Jobs Numbers: Will Unemployment Sink Obama’s 2012 Campaign?

The latest jobs report shows unemployment numbers are still terribly high, setting up a tough reelection campaign for the president. But Michael Tomasky says the GOP candidates—and Nixon’s example—are giving Obama cause for hope.

Joe Raedle / Getty Images; John Moore / Getty Images

May’s job numbers were pretty dismal—just 54,000 private-sector jobs gained, and the unemployment rate up a tick to 9.1 percent. All signs point toward a very slow recovery on the jobs front, and so the conventional wisdom arbiters in Washington right now are asking: Can Barack Obama be reelected if the unemployment rate is still 9 percent? Winning under those circumstances would defy history and logic. Obama has to hope that today’s Republican Party is so ahistorical and illogical that at the national level it’s on the verge of making itself unelectable.

Nate Silver had an interesting and lengthy post up at Five Thirty Eight on Thursday slicing the matter, as is his wont, six ways to Sunday. He opens by quoting the attention-getting line from Binyamin Appelbaum’s New York Times article Wednesday that “no American president since Franklin Delano Roosevelt has won a second term in office when the unemployment rate on Election Day topped 7.2 percent.” That is true. But as Silver notes, why leave out Roosevelt? After all, Obama has presided over the second worst financial crisis in modern American history, after FDR, so it makes some sense that FDR might serve as a yardstick.

Throwing Roosevelt in the mix, we now have a president who was reelected with unemployment rates well higher than 7.2 percent. FDR won in 1936 with the rate at 16.6 percent, and in 1940, when it was 14.6 percent. (In 1944, with a war economy, the rate was just 1.2 percent.) So there goes the 7.2 theory.

But: Both of those 1936 and 1940 numbers were lower than when Roosevelt took office. So at least he could campaign saying he brought the number down. And this is the crucial thing. Barring some really extraordinary and unforeseeable chain of events, Obama will not be able to say that. The jobless rate was 7.8 percent when he was sworn in.

So let’s say it’s 9 percent in November 2012. That’s 15.4 percent higher than the day he took office. Let that sink in. That’s an awfully tough number to sidestep. The GOP ticket and a thousand surrogates will be on television constantly driving that number home, and why shouldn’t they? That’s about as heavy as campaign artillery gets. It’s a special gift to the GOP candidate both because it happens to be true and because given the American public’s general economic illiteracy, with enough repetition, millions of Americans will walk away from their televisions thinking that the unemployment rate is 15 percent!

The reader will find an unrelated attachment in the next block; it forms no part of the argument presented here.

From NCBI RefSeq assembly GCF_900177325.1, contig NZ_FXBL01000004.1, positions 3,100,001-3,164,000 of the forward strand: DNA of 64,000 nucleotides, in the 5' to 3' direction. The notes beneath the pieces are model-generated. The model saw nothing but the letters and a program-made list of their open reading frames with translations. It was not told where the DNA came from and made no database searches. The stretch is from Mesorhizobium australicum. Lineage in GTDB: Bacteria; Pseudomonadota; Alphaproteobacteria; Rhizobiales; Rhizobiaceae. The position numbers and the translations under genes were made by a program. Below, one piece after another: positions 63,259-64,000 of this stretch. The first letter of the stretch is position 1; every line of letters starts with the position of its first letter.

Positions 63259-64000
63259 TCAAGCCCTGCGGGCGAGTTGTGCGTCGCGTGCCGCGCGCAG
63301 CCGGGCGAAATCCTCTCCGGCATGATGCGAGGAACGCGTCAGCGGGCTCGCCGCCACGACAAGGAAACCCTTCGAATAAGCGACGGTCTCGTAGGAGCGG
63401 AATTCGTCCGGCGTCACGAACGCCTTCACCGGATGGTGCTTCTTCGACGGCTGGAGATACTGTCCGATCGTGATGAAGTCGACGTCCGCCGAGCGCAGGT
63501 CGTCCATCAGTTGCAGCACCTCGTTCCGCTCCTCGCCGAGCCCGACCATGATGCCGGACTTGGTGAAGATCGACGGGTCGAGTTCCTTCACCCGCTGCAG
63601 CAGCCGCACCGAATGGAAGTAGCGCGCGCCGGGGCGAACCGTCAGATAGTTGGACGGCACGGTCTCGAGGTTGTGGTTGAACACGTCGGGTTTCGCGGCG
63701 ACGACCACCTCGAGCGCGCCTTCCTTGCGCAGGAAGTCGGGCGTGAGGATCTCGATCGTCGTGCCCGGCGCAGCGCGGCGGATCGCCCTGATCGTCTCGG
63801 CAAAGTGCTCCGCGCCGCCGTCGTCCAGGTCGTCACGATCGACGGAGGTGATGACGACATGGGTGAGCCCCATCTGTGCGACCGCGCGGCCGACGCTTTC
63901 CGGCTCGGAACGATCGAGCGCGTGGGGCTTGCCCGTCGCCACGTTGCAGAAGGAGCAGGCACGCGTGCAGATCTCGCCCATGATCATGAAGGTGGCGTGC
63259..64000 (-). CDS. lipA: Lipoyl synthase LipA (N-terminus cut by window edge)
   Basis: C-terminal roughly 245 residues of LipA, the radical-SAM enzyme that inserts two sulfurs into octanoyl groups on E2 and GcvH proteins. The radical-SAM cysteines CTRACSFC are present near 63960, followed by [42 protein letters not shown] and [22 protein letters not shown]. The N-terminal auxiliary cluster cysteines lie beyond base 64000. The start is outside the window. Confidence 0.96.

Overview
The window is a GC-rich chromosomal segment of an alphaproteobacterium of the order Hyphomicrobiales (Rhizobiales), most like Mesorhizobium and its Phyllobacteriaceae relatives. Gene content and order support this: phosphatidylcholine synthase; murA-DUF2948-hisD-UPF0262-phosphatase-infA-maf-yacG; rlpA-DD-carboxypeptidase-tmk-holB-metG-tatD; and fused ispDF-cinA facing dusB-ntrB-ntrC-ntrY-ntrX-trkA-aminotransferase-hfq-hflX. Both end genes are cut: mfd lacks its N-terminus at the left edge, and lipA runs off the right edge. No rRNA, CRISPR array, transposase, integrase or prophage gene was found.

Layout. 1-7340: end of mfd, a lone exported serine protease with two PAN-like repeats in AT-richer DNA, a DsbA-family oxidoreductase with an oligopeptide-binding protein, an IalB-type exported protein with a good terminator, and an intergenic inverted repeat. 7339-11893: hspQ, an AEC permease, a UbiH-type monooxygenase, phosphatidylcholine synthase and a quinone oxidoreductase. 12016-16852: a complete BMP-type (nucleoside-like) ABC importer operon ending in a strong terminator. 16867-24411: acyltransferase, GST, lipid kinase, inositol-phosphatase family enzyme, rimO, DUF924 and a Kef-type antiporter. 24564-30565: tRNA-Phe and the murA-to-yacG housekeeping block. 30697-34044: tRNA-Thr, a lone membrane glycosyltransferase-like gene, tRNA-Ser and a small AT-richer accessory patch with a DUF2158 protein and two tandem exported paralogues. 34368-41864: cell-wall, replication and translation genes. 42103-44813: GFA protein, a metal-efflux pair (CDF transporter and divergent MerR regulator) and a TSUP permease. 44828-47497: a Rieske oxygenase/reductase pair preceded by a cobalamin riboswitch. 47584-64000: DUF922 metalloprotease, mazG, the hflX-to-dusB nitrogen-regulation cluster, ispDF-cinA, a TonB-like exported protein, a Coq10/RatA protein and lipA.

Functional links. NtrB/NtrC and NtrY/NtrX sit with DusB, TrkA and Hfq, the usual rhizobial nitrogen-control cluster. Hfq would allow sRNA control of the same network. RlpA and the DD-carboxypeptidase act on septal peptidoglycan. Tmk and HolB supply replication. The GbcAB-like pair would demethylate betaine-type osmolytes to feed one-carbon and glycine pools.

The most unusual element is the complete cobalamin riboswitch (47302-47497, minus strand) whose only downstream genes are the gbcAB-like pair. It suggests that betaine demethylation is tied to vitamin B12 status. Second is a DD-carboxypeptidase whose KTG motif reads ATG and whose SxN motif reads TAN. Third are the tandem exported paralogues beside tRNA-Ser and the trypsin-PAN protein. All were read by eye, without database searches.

The trouble for Obama doesn’t end there. Remember, we elect presidents state by state. And different states have different economies. So we really should be looking at state jobless numbers. There are a few pieces good news for the president here. Virginia stands out: a state he won and very much hopes to win again, which has just a 6.1 percent jobless rate. Iowa, just 6 percent. Minnesota, which could be in play if the Republicans nominate Tim Pawlenty, has a rate of just 6.5 percent.

Just as the Democrats seemed to have lost their moorings in 1972, so it may be that in 2012 Obama will benefit from a heavy dose of Republican Crazy.

Of the 19 states at or above the national average, 11 were Obama states in 2008. They include some states he’s not going to lose under any non-fantastical circumstances (Rhode Island, Connecticut), and others, notably California, that aren’t quite that certain a lock but are pretty close. But consider these cases: Michigan is at 10.2 percent. Mitt Romney has Michigan roots. Florida is at 10.8 percent. North Carolina, also 10.8 percent. Take those three away from Obama: poof, 60 electoral votes. (Ohio, somewhat surprisingly, is below the national average, at 8.6 percent, but that’s still a worrisome number and higher than when Obama took office.)

Some incumbent presidents have won reelection with a higher jobless rate than when they came in, though each comes with its own asterisk. Dwight Eisenhower, for example, mauled Adlai Stevenson twice, but even the “higher” Eisenhower rate in 1956 was really low (4.3 percent). George W. Bush survived a 1.5 percent increase in the rate, up to 6.8 percent by November 2004, but beat John Kerry largely because he successfully made the election about other things (9/11, wars, orange alerts).

If any historical example can provide comfort for Obama, it’s Richard Nixon’s. Nixon was reelected with a jobless rate that had crept up nearly 2 points (although to a rate still quite low by our standards: 5.3 percent). He benefited, of course, from an opposition party that went a little cuckoo. I don’t mean for a millisecond to equate George McGovern, a great and noble senator and a war hero, with some of these third-rate hysterics now peopling the GOP. But just as the Democrats seemed to many middle-of-the-road Americans to have lost their moorings in 1972, so it may be that Obama will benefit from a heavy dose of Republican Crazy.

For my part, I think that at 8.5 percent or so, if we’re gaining at least 300,000 jobs a month by next fall, the president ought to be able to make a credible case that we’re finally headed in the right direction. But every bleak month like this one makes a hypothetical month like that one sound pretty far away—and there are only so many months left.

Newsweek/Daily Beast Special Correspondent Michael Tomasky is also editor of Democracy: A Journal of Ideas.